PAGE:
Underground recap: 'Nok Aaut'
Something’s truly brewing on Underground. They’re on the precipice of true war, and this week’s episode finally puts things into that particular perspective. It all begins with Daniel, who’s asked by a fellow slave named Bo to read a seemingly important letter that was sent to their master. And it is important, as it kicks off just where we’re at in history and how much worse things are going to get before they get better: The letter is all about how “Kansas is bleeding,” with a fellow slaver suggesting that this master sell his slaves off down South to avoid a potential (or eventual) attack from John Brown and his men. It’s also here where one of the lessons of the episode is brought up, as Bo wants Daniel to teach him to read, not caring about the risk of getting caught. But to Daniel, that’s not what he should worry about: “Ain’t about the risk. Reading is a curse. All the words — they gave voice to feelings I never told nobody, not even my Bette. And I’m crushing under the weight of the knowledge. It opens up the world to you and shows you how small the one they got us chained to is.”
(Much later in the episode, Noah finds himself crushed by his own inability to have certain words at his disposal, but considering the way he beats himself up, Daniel is probably right that the weight of the alternative would kill him.)
As for the rest of the episode moving forward, after the absolute hell Rosalee endured in last week’s episode, she gets to take a break here. She made it to the tunnels, where Elizabeth and Georgia were able to find her, bring her home, and sedate her. The woman earned the rest. The sewing circle is planning an anti-slavery rally, hoping to sway citizens from voting for a pro-slavery legislator — especially since some of John Brown’s men will be in town for the rally and election, and if the vote doesn’t go their way, they’re not going to accept it peacefully. We also learn that Georgia surprisingly doesn’t fancy herself a public speaker and won’t be giving a speech at the rally, which Elizabeth is right to call out as being ridiculous; as we’ve constantly seen this season, Georgia’s quite the motivational speaker, and if not for her, Elizabeth probably would’ve assassinated someone in the aftermath of her husband’s death. Instead, we’ll just leave the assassinations to the Free-Staters, who Georgia warns Elizabeth are more men of action than men of words.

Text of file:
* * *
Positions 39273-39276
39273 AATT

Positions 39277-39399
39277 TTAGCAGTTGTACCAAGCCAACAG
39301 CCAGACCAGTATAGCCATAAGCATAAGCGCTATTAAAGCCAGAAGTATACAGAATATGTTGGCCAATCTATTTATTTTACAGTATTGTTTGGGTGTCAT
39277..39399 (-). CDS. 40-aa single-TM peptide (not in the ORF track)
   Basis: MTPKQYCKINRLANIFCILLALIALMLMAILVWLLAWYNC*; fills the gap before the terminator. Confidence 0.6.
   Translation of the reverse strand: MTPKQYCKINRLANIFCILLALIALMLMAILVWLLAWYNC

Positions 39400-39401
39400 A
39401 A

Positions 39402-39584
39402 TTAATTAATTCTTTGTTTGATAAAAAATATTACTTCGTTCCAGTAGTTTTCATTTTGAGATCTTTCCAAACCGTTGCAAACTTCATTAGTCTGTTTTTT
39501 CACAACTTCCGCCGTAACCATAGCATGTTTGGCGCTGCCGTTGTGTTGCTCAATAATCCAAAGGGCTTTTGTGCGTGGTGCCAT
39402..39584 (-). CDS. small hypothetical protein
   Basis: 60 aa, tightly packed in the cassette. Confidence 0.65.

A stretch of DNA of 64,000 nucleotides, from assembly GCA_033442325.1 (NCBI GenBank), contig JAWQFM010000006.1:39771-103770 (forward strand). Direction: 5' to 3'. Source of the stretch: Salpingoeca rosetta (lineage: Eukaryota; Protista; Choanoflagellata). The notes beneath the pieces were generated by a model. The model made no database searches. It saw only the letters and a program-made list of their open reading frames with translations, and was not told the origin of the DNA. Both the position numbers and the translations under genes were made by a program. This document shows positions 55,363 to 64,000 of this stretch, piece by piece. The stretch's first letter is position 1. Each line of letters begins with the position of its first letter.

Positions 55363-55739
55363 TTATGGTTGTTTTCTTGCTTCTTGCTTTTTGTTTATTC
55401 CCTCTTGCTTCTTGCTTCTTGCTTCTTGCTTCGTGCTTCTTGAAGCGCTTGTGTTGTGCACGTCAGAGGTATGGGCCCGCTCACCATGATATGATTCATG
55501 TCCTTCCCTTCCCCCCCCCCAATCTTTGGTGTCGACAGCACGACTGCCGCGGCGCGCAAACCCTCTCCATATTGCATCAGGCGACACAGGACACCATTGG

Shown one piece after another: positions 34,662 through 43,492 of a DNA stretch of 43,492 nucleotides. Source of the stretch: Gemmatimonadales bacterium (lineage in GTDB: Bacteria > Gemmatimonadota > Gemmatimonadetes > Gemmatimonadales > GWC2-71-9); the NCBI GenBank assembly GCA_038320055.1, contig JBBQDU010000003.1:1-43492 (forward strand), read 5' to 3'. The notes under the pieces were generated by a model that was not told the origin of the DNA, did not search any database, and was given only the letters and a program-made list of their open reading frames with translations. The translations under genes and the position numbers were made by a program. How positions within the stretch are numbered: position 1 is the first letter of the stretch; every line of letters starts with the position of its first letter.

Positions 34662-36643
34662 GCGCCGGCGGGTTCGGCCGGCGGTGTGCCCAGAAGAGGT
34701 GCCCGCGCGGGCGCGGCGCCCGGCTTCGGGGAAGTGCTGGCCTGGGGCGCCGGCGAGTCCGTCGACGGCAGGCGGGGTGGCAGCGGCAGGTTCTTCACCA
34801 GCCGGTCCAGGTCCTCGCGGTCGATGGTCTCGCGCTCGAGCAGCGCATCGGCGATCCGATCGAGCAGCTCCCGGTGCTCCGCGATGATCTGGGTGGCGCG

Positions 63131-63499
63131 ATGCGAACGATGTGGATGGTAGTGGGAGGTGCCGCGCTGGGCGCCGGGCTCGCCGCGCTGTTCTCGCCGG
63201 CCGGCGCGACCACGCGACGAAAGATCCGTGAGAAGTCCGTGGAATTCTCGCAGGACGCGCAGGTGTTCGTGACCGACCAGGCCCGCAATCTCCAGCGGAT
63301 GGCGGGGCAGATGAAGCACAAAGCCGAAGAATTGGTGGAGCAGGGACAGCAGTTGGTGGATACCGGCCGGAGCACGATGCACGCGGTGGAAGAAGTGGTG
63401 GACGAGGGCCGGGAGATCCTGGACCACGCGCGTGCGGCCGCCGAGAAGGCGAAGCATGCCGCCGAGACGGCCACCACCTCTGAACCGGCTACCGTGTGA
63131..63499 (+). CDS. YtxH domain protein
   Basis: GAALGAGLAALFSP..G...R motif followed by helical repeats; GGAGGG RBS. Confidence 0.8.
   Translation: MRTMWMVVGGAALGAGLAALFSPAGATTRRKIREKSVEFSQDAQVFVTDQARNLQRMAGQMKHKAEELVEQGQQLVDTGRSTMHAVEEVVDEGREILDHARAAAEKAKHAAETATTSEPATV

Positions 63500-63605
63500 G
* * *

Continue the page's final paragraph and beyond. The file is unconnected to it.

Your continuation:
Take, for example, Lucas (Lane Miller), the leader of the Free-Staters who arrive at the boarding house. He and Georgia have quite the friendly debate, but it’s pretty clear they see things differently. To Lucas, the Free-Staters are merely speaking the language of the slaveholders with their violent acts: “Those who uphold the institution of slavery deal in brutality. Action is all that they understand.” And while Georgia argues that “we live in a peaceful society,” Lucas points out that “they” (slaveholders and their allies) unfortunately do not. Elizabeth eventually speaks up about how the wife and kids of the men fighting are the biggest victims, as their husbands and fathers and sons are “condemned” to slaughter. Hot take, but Lucas hits her with an even hotter take, specifically about how “the black ones are already condemned.”
Later, one on one, Elizabeth tries to figure out what makes Lucas so passionate about all of this, to try to figure out how his mind ticks, only to be fed an amazingly made-up story. Why would he do such a thing? “Slavery is wrong. I know that. You know that. Your late husband knew it. He was shot in cold blood because of it. Now ain’t that enough reason to take up arms? To end it?” Can’t get more of a convincing argument, and Elizabeth clearly realizes that. It’s the same reason she eventually turns the rally — after Georgia has too much stage fright to read the speech she ended up writing — into a call to action. It’s the same reason she is about to throw a bottle in retaliation after a man throws a rock at her head during her speech (and only doesn’t because Georgia grabs her and takes her back to safety).
It’s easy to say that Elizabeth’s attraction to the Free-Staters’ way of things is a symptom of her grief over John’s brutal murder, but at the same time, this extremism has arguably always been bubbling under the surface for her. While she was obviously proud of John when he told her he was going to become a judge to legally effect change, it was somewhat apparent that she had hoped he was going to go with a more “active” approach to things. What Lucas and the rest of John Brown’s men are doing as Free-Staters — while she may initially talk about how they can only lead to more suffering — is more in line with the action she’s hoped for and buries deep inside. Just like how her initial meeting with the sewing circle had her shocked by the fact that they were engaging in target practice… only to be a crack shot herself. She doesn’t want to admit that she’s this extreme, this angry, but with the way things are going, it was all only a matter of time.